Falsehoods programmers believe about addresses and location data

The following is a list of misconceptions that I have seen other programmers, as well as myself run into throughout my career. Of course, this is based on the famous Falsehoods Programmers Believe About Names by Patrick McKenzie.

As someone who currently works as a software developer, has had a bit of a career as a postie and has worked on a couple of location databases, I think a lot of those are common sense, but probably not for everyone — and needless to say, I don’t think this is the first post anyone writes about the topic.

I myself have had to do weird things with address forms such as zerofilling postal code fields until the validator was happy, finding a plausible state for my address even if the country I live in does not have that subdivision and make up a house number where there was none, because German address forms insist on every address having one.

Then there is the story of a friend of mine who lived in a house where his entrance was located in a different address and postal code from the one around the corner in the same building, resulting his phone company’s service reps having a mini meltdown every single time he would call them, even if the local phone technicians knew exactly what was going on.

The morale of the story is probably that addresses are convoluted things meant for human use and that postal codes are meant for mail sorting and not supposed to be tinkered with by mortals.

The following is a list of falsehoods, all of which are or may be wrong:

Basic validation and formatting

  • Every location has an English name.
  • Locations with weird foreign characters in them always have a simplified/anglified spelling of their name.
  • Every location can be written using letters found in ASCII or the ISO encoding that I use.
  • Every location can be written using Unicode encoded characters.
  • Addresses are always formatted or structured in the same way.
  • At least addresses have the same format within the same country.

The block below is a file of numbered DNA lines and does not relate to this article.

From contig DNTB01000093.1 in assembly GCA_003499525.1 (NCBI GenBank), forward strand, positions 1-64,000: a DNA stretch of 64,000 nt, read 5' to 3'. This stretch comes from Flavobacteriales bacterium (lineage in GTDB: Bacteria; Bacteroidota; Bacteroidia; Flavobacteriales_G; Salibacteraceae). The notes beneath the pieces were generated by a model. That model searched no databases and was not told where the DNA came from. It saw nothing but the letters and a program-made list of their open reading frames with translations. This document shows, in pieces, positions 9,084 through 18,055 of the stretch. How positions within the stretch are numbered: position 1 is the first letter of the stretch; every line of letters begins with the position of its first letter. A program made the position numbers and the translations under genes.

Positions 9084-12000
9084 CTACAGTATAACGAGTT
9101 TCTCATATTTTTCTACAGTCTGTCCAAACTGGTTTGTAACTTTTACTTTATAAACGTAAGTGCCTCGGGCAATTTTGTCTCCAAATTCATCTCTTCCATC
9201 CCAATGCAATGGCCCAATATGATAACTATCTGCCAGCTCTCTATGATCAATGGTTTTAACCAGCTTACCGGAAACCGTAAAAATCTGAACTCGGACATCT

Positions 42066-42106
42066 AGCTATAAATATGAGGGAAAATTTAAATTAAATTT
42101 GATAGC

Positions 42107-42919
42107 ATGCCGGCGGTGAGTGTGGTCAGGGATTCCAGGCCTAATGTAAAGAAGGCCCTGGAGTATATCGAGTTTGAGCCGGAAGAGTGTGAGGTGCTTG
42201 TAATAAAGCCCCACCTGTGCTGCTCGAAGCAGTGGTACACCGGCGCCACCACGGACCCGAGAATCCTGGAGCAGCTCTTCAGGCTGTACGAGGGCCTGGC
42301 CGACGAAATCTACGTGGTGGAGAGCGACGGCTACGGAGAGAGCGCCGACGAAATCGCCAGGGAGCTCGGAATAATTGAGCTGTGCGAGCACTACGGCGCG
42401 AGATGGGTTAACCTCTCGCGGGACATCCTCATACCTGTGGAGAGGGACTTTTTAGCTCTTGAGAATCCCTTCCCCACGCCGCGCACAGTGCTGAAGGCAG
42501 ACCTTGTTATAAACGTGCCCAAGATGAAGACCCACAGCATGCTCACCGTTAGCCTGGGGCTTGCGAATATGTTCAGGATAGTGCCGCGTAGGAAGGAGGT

• Pizza delivery drivers, official maps and the post office use the same street names and addresses for the same location.
  • Every address indicates a name, street address, postal code, state or region and city.
  • Every street address has a house number.
  • Every building has only a single address.
  • Addresses always have a clearly defined structure.
  • Every location has an address.
  • But surely every address indicates a location that can be found on a map.
  • No?

Postal codes

  • Postal codes are always called “Zip Codes” in English
  • Postal codes are always 5 numerical digits.
  • Postal codes are always numerical.
  • Then at least postal codes should be validated somehow.
  • Well, then I can strip out spaces and dashes from them.
  • Postal codes always indicate the nearest city/town/village.
  • Postal codes never change.
  • I can assume things unrelated to mail sorting, such as real-estate value from a postal code.
  • Postal codes don’t cross administrative boundaries such as county, state or region.
  • Every postal code indicates a fixed location.
  • Every location in every country has an associated postal code.
  • Every country uses postal codes and I can depend on that!
  • Postal codes are not personally identifiable information.
  • At least there aren’t multiple postal codes per building, right?
  • Right?

Localities and locations

  • Everyone agrees about which country a city or town belongs to.
  • Well, then buildings don’t cross country borders.
  • Every city or town has a single, canonical name.
  • Elements like street name and locality always start with a character in the A-Z range.
  • What do you mean with ’s-Hertogenbosch?
  • People never use administrative divisions that officially don’t exist anymore.
  • Localities such as cities have official names that everyone agrees on.
  • Everyone agrees what a county, municipality, hamlet, village, town or city actually are.
  • Also, those never merge with, change or cross each other’s hierarchical boundaries.
  • Street and locality names are unique.
  • Street and locality names never change.
  • At least street and place names are unique within the same municipality, town or city.
  • Then the combination of city or postal code and place name are always unique.
  • Businesses don’t have more than one branch in the same street.
  • Buildings and venues never move places.
  • At least they don’t move on a day-by-day basis.
  • No, really?

Using an external API

  • Information from the Google Maps API is always correct and up to date.
  • At least there is a single, correct location database that I can always use.
  • The location data in my external API always shows the location of each place, but not of the car park that is 300 meters away.
  • Corrections and submissions to OpenStreetMap and Google Maps will stick.
  • Also, they will not be overwritten by a bot, without any comment in less than 12 hours.


  • Routing is just about finding the shortest distance between two points.
  • I can always depend on popular APIs such as Google Maps or HERE Maps for routing.
  • An external API is better at routing than a human driver.
  • One-way streets, traffic islands that block right-hand turns and dead ends are edge cases and I don’t need to account for them.
  • You mean people also drive on the wrong side of the road?
  • Drivers are happy and accepting about their route being planned by an automated system, with an estimated time for each stop because it saves them time and effort.
  • Navigation routes never change.
  • Well, but not within the same day, right?